Although saving for retirement is crucial, about 55% of Americans are behind on saving for retirement. Unfortunately, withdrawing money ahead of time only compounds the problem. The less money in your retirement account, the smaller your returns will be. Of course, you can catch up by making future contributions when your financial situation is more stable. This feat is achievable later in life because your income in your 40s and 50s is usually higher than in your 20s.
That said, making up for years of missed wealth accumulation can be challenging. A more moderate option is to stop making retirement contributions and divert that money toward your debt. While you won’t put more money in your retirement account, you’ll leave the existing funds intact to continue earning returns.
How and When to Pay Off Debt and Save for Retirement
Your ability to pay off debt and save for retirement will depend on your financial circumstances. Doing both in tandem requires thoroughly examining of your finances and a solid financial strategy. Remember the following when creating your savings and debt repayment plans.
1. Weigh Debts Against Investments
Not every debt demands immediate repayment. For instance, mortgages are generally low-interest loans you pay gradually. As your equity grows, your home becomes an asset instead of a liability. On the other hand, credit card debt usually has astronomical interest rates that can ruin your finances quickly.
Therefore, repaying a credit card debt of $5,000 is immensely beneficial, whereas allocating an extra $5,000 toward your mortgage may not be as advantageous.
2. Take Advantage of Matching Contributions
Unless your debt situation is dire – say, you have a 20% interest rate or you must pay a debt in full – investing money in your 401(k) to maximize your employer match should likely be a top priority. Receiving free money (typically between 2% and 6% of your salary) in your investment account will accelerate growth.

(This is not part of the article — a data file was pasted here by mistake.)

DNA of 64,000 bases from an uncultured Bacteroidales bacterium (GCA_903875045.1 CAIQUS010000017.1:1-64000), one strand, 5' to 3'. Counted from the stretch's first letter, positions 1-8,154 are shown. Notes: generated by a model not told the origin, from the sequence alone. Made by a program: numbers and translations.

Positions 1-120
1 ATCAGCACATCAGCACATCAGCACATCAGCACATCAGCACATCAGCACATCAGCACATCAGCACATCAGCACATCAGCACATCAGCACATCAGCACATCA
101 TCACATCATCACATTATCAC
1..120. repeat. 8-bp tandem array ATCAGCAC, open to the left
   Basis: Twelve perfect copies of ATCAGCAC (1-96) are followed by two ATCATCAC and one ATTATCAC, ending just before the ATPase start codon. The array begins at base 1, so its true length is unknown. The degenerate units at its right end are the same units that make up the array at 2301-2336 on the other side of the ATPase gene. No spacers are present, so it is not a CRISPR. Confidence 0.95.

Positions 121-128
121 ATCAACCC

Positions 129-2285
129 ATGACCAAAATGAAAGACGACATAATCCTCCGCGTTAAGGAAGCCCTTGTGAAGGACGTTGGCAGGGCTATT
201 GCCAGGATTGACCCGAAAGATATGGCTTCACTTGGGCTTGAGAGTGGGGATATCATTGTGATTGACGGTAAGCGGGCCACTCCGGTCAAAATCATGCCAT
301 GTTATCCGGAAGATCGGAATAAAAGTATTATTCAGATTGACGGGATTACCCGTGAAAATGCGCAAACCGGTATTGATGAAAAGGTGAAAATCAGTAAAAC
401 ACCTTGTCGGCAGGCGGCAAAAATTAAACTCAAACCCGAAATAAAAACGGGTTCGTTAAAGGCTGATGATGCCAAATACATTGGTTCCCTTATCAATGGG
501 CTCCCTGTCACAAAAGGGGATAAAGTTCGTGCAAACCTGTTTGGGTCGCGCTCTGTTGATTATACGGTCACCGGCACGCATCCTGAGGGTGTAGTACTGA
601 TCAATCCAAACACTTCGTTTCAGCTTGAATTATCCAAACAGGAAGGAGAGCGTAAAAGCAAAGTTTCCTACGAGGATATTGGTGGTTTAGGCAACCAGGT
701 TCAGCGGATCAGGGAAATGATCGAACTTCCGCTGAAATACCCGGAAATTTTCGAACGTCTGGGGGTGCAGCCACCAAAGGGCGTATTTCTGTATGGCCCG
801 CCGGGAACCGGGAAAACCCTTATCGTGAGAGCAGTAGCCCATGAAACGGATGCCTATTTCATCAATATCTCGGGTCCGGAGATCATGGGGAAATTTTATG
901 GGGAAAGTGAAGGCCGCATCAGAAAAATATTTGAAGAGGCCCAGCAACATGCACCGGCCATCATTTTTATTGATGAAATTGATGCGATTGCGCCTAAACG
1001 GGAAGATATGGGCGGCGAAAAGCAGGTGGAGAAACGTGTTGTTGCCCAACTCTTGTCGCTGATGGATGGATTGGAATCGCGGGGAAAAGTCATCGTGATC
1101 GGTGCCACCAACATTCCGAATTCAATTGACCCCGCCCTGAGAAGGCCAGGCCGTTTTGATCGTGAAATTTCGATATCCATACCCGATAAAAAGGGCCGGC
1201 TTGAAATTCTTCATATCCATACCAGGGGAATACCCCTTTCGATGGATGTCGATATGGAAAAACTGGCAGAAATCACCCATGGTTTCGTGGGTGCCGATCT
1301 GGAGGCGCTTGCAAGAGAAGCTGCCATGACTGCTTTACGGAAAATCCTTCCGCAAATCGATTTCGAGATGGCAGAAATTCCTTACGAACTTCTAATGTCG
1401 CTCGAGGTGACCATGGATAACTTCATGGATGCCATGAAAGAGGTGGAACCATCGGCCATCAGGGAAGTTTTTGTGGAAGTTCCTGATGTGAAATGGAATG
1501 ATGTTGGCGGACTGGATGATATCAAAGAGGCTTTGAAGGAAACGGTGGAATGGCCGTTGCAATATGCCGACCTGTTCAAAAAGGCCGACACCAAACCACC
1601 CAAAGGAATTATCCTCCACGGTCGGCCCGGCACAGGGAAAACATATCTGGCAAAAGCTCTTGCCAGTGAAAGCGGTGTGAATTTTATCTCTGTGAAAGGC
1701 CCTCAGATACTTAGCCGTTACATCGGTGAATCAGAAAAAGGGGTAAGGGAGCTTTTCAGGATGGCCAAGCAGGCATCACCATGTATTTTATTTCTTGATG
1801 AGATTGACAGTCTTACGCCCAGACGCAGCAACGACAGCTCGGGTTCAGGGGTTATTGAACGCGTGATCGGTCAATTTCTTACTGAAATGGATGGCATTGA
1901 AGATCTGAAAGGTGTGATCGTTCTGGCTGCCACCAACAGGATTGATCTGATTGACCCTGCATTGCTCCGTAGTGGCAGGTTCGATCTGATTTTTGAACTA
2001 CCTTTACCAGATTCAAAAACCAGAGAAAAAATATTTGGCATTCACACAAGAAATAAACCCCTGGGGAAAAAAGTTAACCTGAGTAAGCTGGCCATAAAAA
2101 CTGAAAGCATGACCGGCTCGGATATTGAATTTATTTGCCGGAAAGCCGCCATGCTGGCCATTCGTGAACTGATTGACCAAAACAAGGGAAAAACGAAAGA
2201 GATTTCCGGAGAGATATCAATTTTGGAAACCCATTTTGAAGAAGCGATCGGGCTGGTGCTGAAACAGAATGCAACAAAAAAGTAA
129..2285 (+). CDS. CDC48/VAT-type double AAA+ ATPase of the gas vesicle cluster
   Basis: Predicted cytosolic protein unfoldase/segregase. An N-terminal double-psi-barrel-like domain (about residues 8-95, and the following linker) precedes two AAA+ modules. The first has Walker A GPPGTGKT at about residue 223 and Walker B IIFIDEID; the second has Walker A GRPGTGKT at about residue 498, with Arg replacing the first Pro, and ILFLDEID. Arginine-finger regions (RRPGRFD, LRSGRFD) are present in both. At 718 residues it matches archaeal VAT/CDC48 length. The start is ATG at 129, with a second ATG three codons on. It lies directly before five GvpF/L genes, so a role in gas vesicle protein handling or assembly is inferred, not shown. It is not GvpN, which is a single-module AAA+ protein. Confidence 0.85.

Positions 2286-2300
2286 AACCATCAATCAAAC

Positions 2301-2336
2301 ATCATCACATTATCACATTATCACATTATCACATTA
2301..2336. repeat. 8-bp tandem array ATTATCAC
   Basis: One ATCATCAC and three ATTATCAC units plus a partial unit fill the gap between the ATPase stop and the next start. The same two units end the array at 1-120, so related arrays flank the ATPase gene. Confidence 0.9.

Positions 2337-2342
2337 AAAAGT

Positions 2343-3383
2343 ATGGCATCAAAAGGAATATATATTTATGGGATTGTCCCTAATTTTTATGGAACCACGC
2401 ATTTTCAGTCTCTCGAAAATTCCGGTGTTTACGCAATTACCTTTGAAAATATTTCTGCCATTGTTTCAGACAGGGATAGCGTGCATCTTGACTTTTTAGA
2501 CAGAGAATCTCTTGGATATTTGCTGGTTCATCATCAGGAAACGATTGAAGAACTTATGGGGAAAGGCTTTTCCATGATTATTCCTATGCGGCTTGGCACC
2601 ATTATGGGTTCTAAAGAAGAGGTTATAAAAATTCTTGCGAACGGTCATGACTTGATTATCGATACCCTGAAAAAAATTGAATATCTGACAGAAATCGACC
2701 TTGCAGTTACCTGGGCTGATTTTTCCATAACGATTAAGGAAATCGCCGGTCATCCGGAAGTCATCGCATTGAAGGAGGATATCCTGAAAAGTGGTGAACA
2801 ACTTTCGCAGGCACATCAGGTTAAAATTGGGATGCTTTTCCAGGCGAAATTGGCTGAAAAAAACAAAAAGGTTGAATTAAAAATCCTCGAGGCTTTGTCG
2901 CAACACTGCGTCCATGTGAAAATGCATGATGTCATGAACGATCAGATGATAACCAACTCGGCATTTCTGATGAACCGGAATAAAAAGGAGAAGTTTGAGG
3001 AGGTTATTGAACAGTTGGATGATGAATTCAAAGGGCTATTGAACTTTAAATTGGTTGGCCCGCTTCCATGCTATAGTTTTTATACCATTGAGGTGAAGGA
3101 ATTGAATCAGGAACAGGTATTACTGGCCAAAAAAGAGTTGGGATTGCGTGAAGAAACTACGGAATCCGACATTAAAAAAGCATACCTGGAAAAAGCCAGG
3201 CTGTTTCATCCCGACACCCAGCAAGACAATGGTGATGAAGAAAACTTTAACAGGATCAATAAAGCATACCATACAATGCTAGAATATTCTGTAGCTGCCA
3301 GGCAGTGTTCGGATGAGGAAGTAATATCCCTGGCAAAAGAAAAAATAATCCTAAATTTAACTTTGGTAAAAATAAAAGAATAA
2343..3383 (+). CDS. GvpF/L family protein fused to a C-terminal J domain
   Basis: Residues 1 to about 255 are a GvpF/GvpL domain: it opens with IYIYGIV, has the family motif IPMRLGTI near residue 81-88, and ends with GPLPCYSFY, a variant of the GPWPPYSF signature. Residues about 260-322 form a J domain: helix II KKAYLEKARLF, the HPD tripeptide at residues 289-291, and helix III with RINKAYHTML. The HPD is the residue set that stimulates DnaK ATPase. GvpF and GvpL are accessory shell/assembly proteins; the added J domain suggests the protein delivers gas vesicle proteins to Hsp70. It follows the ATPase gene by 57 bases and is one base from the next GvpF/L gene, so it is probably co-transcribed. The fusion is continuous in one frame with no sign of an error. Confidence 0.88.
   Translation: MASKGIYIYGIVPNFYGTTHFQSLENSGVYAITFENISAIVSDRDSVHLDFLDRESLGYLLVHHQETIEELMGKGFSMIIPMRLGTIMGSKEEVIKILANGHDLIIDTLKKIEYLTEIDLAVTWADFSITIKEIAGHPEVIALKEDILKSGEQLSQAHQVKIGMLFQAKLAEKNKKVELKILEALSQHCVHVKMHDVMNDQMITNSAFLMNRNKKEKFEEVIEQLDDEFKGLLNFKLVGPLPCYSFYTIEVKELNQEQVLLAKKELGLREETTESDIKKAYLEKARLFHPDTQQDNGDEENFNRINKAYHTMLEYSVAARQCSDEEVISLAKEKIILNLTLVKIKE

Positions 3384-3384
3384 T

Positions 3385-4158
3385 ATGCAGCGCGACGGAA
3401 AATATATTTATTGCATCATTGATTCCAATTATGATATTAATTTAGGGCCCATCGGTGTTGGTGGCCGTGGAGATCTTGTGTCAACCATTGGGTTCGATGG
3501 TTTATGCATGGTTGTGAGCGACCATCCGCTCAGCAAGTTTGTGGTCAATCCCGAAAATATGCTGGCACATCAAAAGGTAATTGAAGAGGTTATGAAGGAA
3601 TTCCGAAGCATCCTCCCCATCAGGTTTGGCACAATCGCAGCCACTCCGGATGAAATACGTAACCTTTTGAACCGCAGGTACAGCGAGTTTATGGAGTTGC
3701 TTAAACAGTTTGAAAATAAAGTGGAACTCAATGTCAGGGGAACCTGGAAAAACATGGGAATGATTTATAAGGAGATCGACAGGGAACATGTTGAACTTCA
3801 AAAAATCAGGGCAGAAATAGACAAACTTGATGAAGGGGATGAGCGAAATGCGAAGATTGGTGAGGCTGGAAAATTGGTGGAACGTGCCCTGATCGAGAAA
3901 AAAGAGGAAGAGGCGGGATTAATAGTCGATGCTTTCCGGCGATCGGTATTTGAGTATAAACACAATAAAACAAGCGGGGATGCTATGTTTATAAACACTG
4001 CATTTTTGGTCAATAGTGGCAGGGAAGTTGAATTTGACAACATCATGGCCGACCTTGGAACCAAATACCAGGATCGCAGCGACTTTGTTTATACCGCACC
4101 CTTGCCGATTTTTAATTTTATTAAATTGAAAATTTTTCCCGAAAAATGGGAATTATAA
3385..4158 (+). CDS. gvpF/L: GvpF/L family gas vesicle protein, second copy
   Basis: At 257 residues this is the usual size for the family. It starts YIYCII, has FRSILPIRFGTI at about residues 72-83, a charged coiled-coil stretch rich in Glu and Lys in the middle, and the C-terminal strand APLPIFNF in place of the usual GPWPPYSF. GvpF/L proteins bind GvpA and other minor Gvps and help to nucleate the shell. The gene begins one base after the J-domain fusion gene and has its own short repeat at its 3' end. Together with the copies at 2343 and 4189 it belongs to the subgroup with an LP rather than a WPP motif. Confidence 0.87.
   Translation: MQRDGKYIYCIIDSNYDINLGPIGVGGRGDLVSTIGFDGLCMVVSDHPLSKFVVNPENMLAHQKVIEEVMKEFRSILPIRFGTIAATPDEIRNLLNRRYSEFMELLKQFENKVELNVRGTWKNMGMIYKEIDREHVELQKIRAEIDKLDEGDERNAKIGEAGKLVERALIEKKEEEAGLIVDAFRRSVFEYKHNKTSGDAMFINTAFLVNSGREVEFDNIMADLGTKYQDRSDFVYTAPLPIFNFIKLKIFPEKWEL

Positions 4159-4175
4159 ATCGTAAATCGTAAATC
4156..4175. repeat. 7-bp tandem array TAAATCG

3. Attack Your Debt Strategically
A mountain of debt can be so intimidating that you can’t see a path out. However, by taking a step back and evaluating your situation, you can create possible solutions for reducing your debt. For example, you might want to repay the lowest balance first. This approach lets you quickly experience the satisfaction of knocking one of your outstanding balances off the list, giving you a sense of momentum. You could also consolidate your debt and obtain a more affordable interest rate.
On the other hand, you can focus on the balance with the highest interest rate, saving you money in the long haul. In either case, it’s critical to develop a plan for your debt and stick to it. Random payments toward balances that seem urgent won’t help you as much as a strategy that gives you confidence.
The Bottom Line
Repaying debt is vital to your financial health. Although using retirement funds to address debt isn’t ideal, it can be viable. If you can avoid early withdrawal penalties or avert a steep interest rate from accumulating debt, your retirement account could bring financial relief and put you on solid footing. Plus, you can focus on rebuilding your retirement account once your debt is out of the way. However, it’s recommended to consider your options carefully: giving up investment perks such as 401(k) matching contributions can be worse than taking additional time to pay off debt.
Tips on Using Retirement Savings to Pay Off Debt
- The need to grow your retirement savings and satisfy debt obligations can create a financial puzzle. Interest rates, matching contributions and unique circumstances all come into play. Fortunately, a financial advisor can bring clarity and help you use your money optimally. Finding a financial advisor doesn’t have to be hard. SmartAsset’s free tool matches you with up to three vetted financial advisors who serve your area, and you can interview your advisor matches at no cost to decide which one is right for you. If you’re ready to find an advisor who can help you achieve your financial goals, get started now.
- Debt can be the biggest obstacle to building wealth. So, becoming debt free can help you accomplish your goals, such as buying a house, retiring or going to college.